New FFA Chairman Steven Lowy has hit out at the leaking of a banned list of A-League fans to the media, but hopes supporters don't boycott A-League matches this weekend.
“My view is that the publication of the banned list was a travesty,” he told a packed press conference at FFA HQ on Thursday afternoon.
“The list is a vital tool used by police, clubs, stadia and FFA as part of their risk management responsibility.
“It was a confidential document for good reason. FFA didn’t need the Sunday Telegraph to let us know this is an issue.
“The fact that we’ve actually issued 198 bans, shows the FFA was way ahead of the Telegraph and way ahead of Alan Jones.
“We should not be beyond criticism but should ignore those who don’t want football to succeed.
“The number of bans needs to be kept in perspective. As David [Gallop] said, it’s 198 across 1000 games. It’s wrong to portray this as a plight that affects our game or typical behaviour of our fans.
“But it’s also wrong to ignore the seriousness of those cases.”
The list was published in one media outlet 11 days ago, sparking a fierce debate in the public arena.
It drew a response from FFA CEO David Gallop on Tuesday but many fans felt FFA needed to say more about the issue and the vast majority of law-abiding fans across the league and active supporter groups.
Lowy said a review would be put in place to improve the system in which the FFA, the police and security and the clubs and stadia work together on the banning process and appeals process within, a system he said wasn’t perfect. All stakeholders will be involved in this review, including the fans, though it's understood there are legal issues around certain pieces of evidence.
And Lowy backed his CEO after Tuesday’s press conference on the issue.
“I listened carefully to what David [Gallop] said on Tuesday and I was amazed to see the interpretation that some of you [the media and public] have put on his words.
“He made it clear that the troublemakers are a tiny minority. He praised the overwhelming number of fans who make our game great and said we would look at ways of improving the banning system.
“Somehow that got interpreted as FFA not sticking up enough for the fans.
“Nothing could be further from reality. I genuinely believe that somewhere in the debate over the last 11 days we have lost sight of the facts, and the issue of crowd safety has become conflated with other issues and agendas.”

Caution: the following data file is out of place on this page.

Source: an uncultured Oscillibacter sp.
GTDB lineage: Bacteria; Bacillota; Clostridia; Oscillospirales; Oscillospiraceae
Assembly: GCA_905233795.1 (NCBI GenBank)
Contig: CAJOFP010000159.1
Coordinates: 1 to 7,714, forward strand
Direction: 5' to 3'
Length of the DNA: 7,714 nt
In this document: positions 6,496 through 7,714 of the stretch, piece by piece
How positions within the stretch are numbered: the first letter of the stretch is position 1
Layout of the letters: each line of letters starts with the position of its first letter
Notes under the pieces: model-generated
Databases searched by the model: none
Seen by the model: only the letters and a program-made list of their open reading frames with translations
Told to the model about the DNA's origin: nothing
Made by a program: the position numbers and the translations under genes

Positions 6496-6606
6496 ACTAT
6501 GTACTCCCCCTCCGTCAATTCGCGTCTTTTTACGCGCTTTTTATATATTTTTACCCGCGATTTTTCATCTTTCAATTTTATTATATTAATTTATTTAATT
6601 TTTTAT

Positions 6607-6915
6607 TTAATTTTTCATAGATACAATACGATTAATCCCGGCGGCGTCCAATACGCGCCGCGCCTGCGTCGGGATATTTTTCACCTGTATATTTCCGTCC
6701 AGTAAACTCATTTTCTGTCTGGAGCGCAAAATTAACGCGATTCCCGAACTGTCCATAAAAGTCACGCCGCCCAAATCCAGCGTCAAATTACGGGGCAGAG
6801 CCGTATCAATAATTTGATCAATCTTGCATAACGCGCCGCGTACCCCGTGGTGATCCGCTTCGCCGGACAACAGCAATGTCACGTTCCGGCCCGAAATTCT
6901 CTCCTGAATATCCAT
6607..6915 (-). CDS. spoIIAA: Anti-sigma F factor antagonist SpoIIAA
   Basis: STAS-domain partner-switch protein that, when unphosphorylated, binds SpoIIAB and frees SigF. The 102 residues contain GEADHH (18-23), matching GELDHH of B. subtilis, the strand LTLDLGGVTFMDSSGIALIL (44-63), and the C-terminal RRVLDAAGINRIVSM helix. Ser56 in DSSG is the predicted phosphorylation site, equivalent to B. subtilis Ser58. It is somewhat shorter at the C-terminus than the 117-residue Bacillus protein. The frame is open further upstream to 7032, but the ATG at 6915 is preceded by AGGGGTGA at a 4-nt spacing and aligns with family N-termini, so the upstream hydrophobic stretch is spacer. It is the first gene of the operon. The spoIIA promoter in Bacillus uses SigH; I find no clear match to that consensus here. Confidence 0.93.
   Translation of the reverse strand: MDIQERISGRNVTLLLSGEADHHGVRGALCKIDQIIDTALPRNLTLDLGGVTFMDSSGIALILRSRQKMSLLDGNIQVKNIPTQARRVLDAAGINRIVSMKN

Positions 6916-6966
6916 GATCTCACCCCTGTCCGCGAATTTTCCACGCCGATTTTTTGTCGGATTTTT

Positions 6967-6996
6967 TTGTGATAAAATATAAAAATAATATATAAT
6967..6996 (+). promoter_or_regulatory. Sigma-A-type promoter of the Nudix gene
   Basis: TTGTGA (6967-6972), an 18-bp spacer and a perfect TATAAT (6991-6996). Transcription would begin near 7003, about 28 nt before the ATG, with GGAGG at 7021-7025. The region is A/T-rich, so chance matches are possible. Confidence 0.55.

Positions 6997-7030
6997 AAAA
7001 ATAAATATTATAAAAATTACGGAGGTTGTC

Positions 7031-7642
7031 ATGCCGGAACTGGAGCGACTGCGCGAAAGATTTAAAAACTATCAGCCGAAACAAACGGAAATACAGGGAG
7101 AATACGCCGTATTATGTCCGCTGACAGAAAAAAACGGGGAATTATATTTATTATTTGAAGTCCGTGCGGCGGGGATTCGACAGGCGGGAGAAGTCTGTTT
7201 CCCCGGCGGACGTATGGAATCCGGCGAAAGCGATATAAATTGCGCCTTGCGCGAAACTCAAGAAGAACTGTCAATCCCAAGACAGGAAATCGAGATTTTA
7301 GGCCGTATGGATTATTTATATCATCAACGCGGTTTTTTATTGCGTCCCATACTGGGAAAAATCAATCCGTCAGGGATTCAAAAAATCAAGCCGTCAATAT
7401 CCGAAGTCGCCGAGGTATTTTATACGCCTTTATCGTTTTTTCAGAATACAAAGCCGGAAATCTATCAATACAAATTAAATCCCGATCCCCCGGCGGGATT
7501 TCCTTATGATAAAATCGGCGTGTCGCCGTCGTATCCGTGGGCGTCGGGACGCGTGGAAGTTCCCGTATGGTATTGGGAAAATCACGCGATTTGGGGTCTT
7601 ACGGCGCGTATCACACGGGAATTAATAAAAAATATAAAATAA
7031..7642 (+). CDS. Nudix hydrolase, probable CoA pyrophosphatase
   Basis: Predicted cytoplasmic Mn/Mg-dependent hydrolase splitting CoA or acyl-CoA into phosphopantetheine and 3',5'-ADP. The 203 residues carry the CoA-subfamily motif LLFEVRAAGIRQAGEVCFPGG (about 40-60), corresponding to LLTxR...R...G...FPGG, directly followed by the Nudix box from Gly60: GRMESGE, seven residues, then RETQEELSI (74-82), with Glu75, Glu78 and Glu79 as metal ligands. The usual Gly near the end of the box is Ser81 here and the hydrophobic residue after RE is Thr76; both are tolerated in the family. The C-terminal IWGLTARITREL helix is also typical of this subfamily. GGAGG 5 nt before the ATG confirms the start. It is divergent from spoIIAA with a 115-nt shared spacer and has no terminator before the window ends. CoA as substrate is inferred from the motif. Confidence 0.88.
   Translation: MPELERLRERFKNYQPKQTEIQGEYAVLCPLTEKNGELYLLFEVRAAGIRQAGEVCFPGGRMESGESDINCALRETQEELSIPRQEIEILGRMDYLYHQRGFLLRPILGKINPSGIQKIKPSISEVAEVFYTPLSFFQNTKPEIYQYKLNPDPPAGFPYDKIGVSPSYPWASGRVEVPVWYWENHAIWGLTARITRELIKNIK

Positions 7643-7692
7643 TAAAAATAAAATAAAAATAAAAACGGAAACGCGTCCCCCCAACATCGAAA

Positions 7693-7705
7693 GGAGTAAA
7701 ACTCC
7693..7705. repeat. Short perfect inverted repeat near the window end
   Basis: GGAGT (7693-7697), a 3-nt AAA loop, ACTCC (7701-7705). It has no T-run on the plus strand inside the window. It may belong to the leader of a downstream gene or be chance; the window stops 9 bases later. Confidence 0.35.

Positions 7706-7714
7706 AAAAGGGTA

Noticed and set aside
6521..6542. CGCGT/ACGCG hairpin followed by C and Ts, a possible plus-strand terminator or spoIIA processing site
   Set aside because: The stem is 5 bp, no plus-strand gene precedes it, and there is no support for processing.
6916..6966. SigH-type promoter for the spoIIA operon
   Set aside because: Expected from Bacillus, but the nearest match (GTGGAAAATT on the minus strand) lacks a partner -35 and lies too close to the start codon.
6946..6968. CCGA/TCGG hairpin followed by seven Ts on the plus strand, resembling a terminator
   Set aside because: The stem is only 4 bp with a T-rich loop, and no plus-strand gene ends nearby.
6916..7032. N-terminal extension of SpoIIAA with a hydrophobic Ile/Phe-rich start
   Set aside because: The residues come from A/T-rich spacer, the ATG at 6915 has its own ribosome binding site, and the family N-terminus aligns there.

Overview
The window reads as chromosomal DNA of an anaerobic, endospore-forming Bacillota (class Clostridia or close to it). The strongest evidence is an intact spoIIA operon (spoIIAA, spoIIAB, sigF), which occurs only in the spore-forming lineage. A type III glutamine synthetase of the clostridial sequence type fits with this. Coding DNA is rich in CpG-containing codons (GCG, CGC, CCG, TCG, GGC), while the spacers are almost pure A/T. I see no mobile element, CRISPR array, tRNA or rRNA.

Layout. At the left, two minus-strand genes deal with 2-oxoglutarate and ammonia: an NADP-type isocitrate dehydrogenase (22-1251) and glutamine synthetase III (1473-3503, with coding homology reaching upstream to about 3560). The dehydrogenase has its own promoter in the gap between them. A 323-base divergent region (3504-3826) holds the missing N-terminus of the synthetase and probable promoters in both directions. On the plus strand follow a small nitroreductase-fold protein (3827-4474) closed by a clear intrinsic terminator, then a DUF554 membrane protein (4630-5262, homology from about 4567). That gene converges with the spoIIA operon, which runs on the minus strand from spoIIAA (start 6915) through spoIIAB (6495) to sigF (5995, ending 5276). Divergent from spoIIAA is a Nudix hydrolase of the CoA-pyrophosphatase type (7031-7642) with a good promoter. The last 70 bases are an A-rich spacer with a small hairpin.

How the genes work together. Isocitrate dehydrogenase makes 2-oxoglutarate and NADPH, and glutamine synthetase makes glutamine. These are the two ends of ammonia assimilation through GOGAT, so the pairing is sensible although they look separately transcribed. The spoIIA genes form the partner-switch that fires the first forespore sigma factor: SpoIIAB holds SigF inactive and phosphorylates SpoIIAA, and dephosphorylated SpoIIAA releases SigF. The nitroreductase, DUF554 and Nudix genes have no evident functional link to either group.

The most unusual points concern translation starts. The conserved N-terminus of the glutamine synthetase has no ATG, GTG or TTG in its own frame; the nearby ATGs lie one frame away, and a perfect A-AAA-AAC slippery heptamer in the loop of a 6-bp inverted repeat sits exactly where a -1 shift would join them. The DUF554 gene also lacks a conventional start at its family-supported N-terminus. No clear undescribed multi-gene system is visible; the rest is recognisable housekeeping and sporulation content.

Lowy reiterated FFA was resolute on the issue of crowd behaviour.
“Zero tolerance is our policy and nothing will change that. 99.9% of our fans do the right thing. But there is a tiny minority that don’t.
We don’t want people who ignite flares ... or throw objects. Fundamentally we don’t want anti-social behaviour.”
Gallop admitted he could’ve communicated FFA’s view point better on Tuesday this week.
“We should’ve said more earlier,” Gallop said when asked about the banned list article.
“And we were disappointed that not more of our responses appeared in the article. It was an article that unfairly tarnished the vast majority of decent football people. It actually tarnished FFA by saying we’re in denial.
“The numbers didn’t actually match that but we should’ve said more earlier. No doubt we got that wrong... there are going to be people along the road that’ll take shots at us unreasonably, unfairly and in an inflammatory way.
“We’ve seen that in recent times and the fact is that shouldn't stop us from the journey we’re on.”
Lowy offered a measured tone to the divisive debate which has pit fans against the game’s governing body in recent times, one which threatens to see many fans boycott this weekend’s A-League.
“In public communication about this issue, it’s very difficult to strike the right balance. Some people believe we haven’t been strong enough in dealing with crowd behaviour.
“Others believe we’ve been too heavy handed. If we speak up for the unique culture of football, some interpret that as condoning bad behaviour.
“If we don’t speak up it’s interpreted as deserting our fans.”
Lowy's message to the fans ahead of this weekend's round was simple: “We appeal to everyone who loves football to take a step back and look at the bigger picture.
"We hope what we say today gives a sense of the understanding of the complexity of the issues. We hope it gives an understanding of where FFA stands and absolutely I reiterate we stand with the fans.
"But it's about balancing quite a few competing interests. But of course we'd love the fans to come to the games. That's what we're all about but we have to respect the views of the fans."Our job is to balance all that and hopefully we're doing that."